Last week, the Senate voted unanimously for considerable more robust approach – approving comprehensive sanctions on the Central Bank of Iran and on any and all nations doing business with the Central Bank.

In my view, we had to follow the money, and the amendment did exactly that.

There were those who raised concerns about the impact of the amendment on our allies and our multilateral diplomacy efforts, but the European nations and the French in particular are considering their own Iranian oil embargo.

They’ve recognized that the Iranian nuclear program has a short fuse and that immediate action is necessary.

As for other countries, I’m frankly not concerned with how the Chinese feel about sanctions given that they are currently one of the greatest violators of our current sanctions regime.

Moreover, despite our sanctions, the Iranian regime continues to sell 2.3 million barrels per day of crude oil which generates over $80 billion annually for the Iranian treasury.

The sale of Iranian crude represents between 50 to 75 percent of the Iranian regime’s budget, literally fueling the regime’s ability to export terrorism, build a nuclear weapons program, and repress its own population.

It is clear we must find a way to target this lifeblood of the Iranian regime.

In addition to these sanctions, I also intend for Congress to pass legislation to make the United States an Iranian oil free zone to ensure that when Americans fill up their tanks that are not unwittingly support Iran’s nuclear ambitions.

We are working with the Senate Banking Committee on a comprehensive Iran bill – based on my pending legislation - that would shut down many of the work-arounds Iran has devised and further tighten the noose on the IRGC, Iranian joint-ventures and companies that engage in shipping business with Iran.

We marry this approach with enhanced help for Iranian civil society, enhancing assistance available under the Iran Freedom Support Act to include Internet-based outreach to the Iranian people; requiring the appointment of a Presidential Special Representative on Human Rights and Democracy in Iran; and requiring the creation of comprehensive strategy to promote Internet freedom and access to information in Iran.

The evidence for strengthening sanctions and doing as much as we can to follow the money is clear.

Several major energy traders continue to make prohibited sales of refined petroleum to Iran, yet our response has been to sanction the front companies, rather than the major figures behind these sales.

China also continues to be a major Iranian trading partner and has agreements with Iran for nearly $40 billion in investments to develop Iranian oil fields.

We must ask: why has the administration been reluctant to sanction Chinese companies when there is ample evidence that they are violating our laws, and there is precedent for us sanctioning Chinese companies for nuclear and weapons proliferation concerns?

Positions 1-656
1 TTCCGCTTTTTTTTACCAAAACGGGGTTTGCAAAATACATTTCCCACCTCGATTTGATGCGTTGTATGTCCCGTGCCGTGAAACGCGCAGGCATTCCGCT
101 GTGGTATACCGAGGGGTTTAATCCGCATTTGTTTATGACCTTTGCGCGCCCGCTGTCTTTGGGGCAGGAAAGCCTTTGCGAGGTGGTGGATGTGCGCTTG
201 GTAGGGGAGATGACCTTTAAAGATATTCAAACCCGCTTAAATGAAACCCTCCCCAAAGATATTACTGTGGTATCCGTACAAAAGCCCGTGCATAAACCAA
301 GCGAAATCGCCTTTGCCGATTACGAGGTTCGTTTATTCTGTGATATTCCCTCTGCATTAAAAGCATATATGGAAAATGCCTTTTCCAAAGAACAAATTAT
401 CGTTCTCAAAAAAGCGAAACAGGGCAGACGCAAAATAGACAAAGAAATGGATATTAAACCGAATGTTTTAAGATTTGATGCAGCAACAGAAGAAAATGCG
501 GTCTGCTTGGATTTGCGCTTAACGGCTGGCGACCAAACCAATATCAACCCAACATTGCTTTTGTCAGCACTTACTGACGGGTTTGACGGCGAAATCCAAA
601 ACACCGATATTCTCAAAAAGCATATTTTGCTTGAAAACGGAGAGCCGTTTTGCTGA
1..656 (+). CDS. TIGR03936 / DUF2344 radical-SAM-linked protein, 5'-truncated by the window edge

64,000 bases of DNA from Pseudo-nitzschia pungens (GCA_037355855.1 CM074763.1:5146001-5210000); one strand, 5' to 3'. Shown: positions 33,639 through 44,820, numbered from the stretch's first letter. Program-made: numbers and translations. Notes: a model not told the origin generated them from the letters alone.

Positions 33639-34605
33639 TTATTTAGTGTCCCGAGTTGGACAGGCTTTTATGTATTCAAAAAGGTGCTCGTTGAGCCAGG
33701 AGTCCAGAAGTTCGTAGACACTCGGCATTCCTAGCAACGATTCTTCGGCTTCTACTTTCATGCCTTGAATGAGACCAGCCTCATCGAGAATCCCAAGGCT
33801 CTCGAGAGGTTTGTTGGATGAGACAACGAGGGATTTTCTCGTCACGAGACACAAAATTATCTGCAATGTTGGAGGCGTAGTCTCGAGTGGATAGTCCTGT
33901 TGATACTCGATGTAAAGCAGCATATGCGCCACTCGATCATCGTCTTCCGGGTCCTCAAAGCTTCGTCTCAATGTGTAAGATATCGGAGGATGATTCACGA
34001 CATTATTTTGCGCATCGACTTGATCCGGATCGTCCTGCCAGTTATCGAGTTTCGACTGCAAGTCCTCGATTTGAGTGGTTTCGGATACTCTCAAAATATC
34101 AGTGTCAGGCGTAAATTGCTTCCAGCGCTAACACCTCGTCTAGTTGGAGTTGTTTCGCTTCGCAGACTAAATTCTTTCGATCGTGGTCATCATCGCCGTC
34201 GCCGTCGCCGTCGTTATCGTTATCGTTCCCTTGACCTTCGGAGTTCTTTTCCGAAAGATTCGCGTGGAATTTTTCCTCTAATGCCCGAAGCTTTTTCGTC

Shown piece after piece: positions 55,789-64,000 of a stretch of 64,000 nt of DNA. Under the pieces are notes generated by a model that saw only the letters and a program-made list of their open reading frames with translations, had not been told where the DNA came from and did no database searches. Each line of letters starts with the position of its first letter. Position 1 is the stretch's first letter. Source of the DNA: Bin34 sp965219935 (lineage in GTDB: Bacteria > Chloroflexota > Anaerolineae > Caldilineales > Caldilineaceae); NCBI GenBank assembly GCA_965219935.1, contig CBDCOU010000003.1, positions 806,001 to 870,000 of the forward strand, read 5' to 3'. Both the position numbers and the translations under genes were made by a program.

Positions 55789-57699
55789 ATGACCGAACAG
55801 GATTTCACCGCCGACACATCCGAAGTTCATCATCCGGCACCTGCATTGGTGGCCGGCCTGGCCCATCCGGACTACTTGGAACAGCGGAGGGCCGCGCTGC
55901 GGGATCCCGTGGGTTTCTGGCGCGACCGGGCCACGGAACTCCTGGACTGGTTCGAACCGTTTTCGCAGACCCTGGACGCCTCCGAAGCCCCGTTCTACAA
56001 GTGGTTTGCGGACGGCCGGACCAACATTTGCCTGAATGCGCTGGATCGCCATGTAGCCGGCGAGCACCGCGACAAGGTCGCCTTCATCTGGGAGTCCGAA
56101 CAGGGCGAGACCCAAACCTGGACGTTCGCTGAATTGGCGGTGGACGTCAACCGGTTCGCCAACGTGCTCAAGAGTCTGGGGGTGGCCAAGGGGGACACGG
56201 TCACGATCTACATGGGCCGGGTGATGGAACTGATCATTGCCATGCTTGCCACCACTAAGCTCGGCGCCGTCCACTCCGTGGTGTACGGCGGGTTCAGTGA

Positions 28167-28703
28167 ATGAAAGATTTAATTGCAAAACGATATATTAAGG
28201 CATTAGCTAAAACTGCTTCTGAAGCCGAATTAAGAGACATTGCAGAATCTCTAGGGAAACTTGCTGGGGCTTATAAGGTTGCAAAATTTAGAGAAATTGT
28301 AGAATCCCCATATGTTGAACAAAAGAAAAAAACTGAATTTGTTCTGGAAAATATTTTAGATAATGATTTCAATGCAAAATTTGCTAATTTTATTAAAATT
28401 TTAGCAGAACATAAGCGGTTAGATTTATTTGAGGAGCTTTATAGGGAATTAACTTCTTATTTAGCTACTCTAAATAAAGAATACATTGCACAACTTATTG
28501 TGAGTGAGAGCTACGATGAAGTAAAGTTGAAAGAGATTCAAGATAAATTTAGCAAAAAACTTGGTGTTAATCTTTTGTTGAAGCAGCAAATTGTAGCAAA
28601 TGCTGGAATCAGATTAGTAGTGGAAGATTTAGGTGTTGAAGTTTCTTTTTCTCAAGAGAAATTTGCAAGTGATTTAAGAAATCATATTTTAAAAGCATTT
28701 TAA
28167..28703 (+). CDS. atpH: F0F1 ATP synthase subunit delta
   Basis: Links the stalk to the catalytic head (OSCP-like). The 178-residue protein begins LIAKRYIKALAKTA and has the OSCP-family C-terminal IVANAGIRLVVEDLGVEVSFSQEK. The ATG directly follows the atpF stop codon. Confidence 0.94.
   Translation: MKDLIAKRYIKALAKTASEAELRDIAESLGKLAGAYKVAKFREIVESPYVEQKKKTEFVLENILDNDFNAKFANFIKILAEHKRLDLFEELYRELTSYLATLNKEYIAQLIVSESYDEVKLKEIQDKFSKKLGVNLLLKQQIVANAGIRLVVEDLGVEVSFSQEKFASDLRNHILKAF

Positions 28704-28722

The time to act is now.  I welcome the Administration’s decision to designate the entire Iranian banking sector as a primary money laundering concern and a threat to government and financial institutions, but I think we need more and we need it now.

Based on the vote last week I think it is fair to say that Congress also recognizes the need for aggressive action.

We cannot, we must not, we will not allow Iran to threaten the stability of the region and the peace and security of the world.

This is an extraordinary time in world history and a tectonic shift in the politics of the Middle East and in American attitudes.

Frankly, honestly, none of us knows where this will end.

We are not sure who will lead the new democracies that will rise in the region or even whether it will be democracies that ultimately take shape and what new governments will think of their neighbors or the U.S..

What we do know is that  the process is not likely to be linear, that there may be more chaos, that it is likely we will see governments elected with whom we don’t see eye to eye and other who join in common cause.

Our focus, my focus, however, will be on the national security interests of the United States and its allies, with our policies proceeding from that directive.

Thank you very much.

Sen. Robert Menendez (D-NJ) is a member of the Senate Foreign Relations Committee and Chairman of the Subcommittee on Western Hemisphere, Peace Corps, and Global Narcotics Affairs as well as Chairman of the Subcommittee on Housing, Transportation, and Community Development. After 9/11, Sen. Menendez earned national recognition for his leadership in reforming the country's intelligence, security, and public health systems and for fighting to establish an independent commission to investigate the terrorist attacks on our country. Most recently, he co-authored with Senator Mark Kirk (R-IL) an amendment to sanction the Central Bank of Iran, which the Senate passed unanimously.

Rep. Eliot Engel (D-NY), first elected to Congress in 1988, represents New York’s 17th Congressional District. Rep. Engel serves on the Foreign Affairs Committee and chairs the Congressional Israel Allies Caucus. He was the author of the Syria Accountability and Lebanese Sovereignty Restoration Act of 2003 under which President Obama recently imposed additional sanctions due to the Assad regime's violence against its people. In 2008, Rep. Engel was the lead Democratic sponsor of a resolution condemning the Palestinian rocket attacks on Israeli civilians by Hamas. He has also worked to achieve official U.S. recognition of Jerusalem as the undivided capital of Israel and is at the forefront of Congressional efforts to oppose unilateral Palestinian statehood initiatives at the United Nations.